It in a sentence

Definition of It

(colloquial) Most fashionable. | One who is neither a he nor a she; a creature; a dehumanized being. | The person who chases and tries to catch the other players in the playground game of tag.

Short Example Sentence for It

  • 1. But so it seems to be, and we dare not cease to resist them.
  • 2. We repeat, it is simply to refute and explode the sophism of the atheist.
  • 3. Without it, all would be clear, it is true, but nothing grand.

How to use It in a Sentence?

  • 1. As it does not influence the will itself, so it cannot excuse for acts of the will.
  • 2. I see it again baffled and confounded by the wonders and mysteries of a single atom!
  • 3. Does the insignificance of an egg-shell appear from the fact that it cannot contain the ocean?
  • 4. I see it rising above all these, and planting itself in the radiant seat of truth.
  • 5. Hence it is no part of our object to pry into mystery, but to get rid of absurdity.
  • 6. Hence it has been used, by the profligate and profane, to excuse men for their crimes.
  • 7. The foregoing scheme, it may be said, presents a gloomy view of the universe.
  • 8. We boast our light; but if we look not wisely on the sun itself, it smites us into darkness.
  • 9. No one, it is well known, felt this conviction more deeply than Newton himself.
  • 10. I contend," says he, "for liberty, as it signifies a power in man to do as he wills or pleases.
  • 11. It embraces the plan, it surveys the work of the Supreme Architect of all things.
  • 12. It was maintained by the ancient Stoics, by whom it is as clearly set forth as by Hobbes himself.
  • 13. Neither Calvin nor Luther, as we have seen, pretended to hold it up as the freedom of the will.
  • 14. This is the first question to be considered; and the discussion of it will occupy the remainder of the present chapter.
  • 15. There be who perpetually complain of schisms and sects, and make it such a calamity that any man dissents from their maxims.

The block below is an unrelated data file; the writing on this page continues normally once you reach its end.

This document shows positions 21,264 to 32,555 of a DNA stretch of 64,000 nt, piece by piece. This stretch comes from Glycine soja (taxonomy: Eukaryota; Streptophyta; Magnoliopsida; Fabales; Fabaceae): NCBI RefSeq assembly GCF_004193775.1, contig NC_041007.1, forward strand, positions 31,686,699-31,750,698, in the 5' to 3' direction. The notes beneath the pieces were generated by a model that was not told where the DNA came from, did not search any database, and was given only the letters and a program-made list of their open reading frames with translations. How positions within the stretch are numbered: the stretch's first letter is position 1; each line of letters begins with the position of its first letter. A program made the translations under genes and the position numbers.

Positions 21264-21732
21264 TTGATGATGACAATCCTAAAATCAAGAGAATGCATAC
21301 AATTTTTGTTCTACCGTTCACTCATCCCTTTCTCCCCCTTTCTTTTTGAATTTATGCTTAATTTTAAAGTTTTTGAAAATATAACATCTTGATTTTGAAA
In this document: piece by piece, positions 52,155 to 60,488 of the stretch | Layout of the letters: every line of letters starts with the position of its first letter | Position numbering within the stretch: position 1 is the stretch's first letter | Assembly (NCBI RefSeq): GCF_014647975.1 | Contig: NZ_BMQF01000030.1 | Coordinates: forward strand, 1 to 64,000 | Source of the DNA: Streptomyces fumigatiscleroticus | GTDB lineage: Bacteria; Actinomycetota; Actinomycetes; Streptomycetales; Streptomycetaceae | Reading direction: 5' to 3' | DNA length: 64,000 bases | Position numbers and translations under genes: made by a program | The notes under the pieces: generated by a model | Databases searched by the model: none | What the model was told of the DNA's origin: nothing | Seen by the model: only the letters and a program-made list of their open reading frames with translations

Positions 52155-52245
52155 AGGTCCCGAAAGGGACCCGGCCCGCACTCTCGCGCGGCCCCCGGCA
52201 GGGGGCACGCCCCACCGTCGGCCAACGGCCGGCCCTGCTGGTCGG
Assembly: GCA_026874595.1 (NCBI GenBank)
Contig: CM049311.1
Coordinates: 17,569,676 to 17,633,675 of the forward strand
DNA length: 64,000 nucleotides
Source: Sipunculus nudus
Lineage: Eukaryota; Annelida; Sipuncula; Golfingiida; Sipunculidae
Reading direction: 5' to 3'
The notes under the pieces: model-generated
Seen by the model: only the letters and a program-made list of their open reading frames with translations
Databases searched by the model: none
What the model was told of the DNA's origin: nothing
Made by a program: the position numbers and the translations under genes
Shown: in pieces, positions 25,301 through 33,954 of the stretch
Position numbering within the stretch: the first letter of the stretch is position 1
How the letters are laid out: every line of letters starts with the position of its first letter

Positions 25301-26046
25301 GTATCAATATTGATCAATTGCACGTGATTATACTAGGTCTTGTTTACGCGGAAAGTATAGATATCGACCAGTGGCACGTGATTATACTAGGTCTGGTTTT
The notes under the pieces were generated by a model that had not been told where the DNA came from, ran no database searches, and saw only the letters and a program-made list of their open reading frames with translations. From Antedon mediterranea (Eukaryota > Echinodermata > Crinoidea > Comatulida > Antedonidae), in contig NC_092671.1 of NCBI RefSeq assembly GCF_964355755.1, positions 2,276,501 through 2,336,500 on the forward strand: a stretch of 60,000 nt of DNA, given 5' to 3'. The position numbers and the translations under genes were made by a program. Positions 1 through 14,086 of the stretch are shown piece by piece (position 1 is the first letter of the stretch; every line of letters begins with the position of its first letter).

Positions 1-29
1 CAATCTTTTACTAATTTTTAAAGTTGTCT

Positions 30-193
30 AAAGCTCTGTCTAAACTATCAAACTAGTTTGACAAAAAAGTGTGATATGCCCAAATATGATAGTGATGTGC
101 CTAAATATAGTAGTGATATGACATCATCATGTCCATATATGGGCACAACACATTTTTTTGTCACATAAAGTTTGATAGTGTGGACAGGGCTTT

• 16. According to his definition of liberty, it is merely a freedom from co-action, or external compulsion.
  • 17. If a man is really laid under a necessity of sinning, it would certainly seem impossible to conceive that he is responsible for his sins.
  • 18. If Newton himself had lived in that age, it is probable that he would have entertained the same opinion.
  • 19. Indeed, so great and so obstinate has it seemed, that it is usually supposed to lie beyond the reach of the human faculties.
  • 20. It is only because Locke has enveloped it in a cloud of inconsistencies that it has been able to secure the veneration of the great and good.
  • 21. All this may be very well, no doubt, for him by whom it was uttered, and for those who may have received it as an everlasting oracle of truth.
  • 22. So true it is, that the most systematic thinker, who begins by denying the truth, will be sure to end by contradicting himself.
  • 23. It clearly seems, that if it proves anything in favour of necessity, it proves everything for which the most absolute necessitarian can contend.
  • 24. Indeed, it presupposes the existence of a volition, or act of the will, whose natural consequences it counteracts and overcomes.
  • 25. The true ground and reason of election to eternal life shows it to be consistent with the infinite goodness of God.
  • 26. By this means he came to believe that the scheme of the Arminians could not be maintained, and his faith in it was gradually undermined.
  • 27. But it should be observed that natural necessity, or co-action, reaches no deeper than the external conduct; and can excuse for nothing else.
  • 28. Hobbes, it will be hereafter seen, was the first who, either designedly or undesignedly, palmed off this imposture upon the world.
  • 29. But here the question arises: Can we refute the argument against the accountability of man, without attacking the doctrine on which it is founded?
  • 30. It does not deny the possibility of liberty; for it recognises its actual existence in the Divine Being.
  • 31. This natural necessity, or co-action, it is admitted on all hands, destroys accountability for external conduct, wherever it obtains.
  • 32. Because the field of our vision is so exceedingly limited, we do not see why it should be forever traversed by apparent inconsistencies and contradictions.
  • 33. After having converted the seeming discrepancy between the divine power and human agency into a real contradiction, it is too late to endeavour to reconcile them.
  • 34. Compliance requirements are not uniform and it takes a considerable effort, much paperwork and many fees to meet and keep up with these requirements.
  • 35. And to enforce this lesson, he assured them that it was displeasing to the gods for men to attempt to pry into the wonderful art wherewith they had constructed the universe.
  • 36. Is it not strange that Mr. Hazlitt, after adopting this definition of liberty, should have supposed that he allowed a real freedom to the will?
  • 37. If we can meet this argument at all, it must be either by showing that no such consequence flows from the scheme of necessity, or by showing that the scheme itself is false.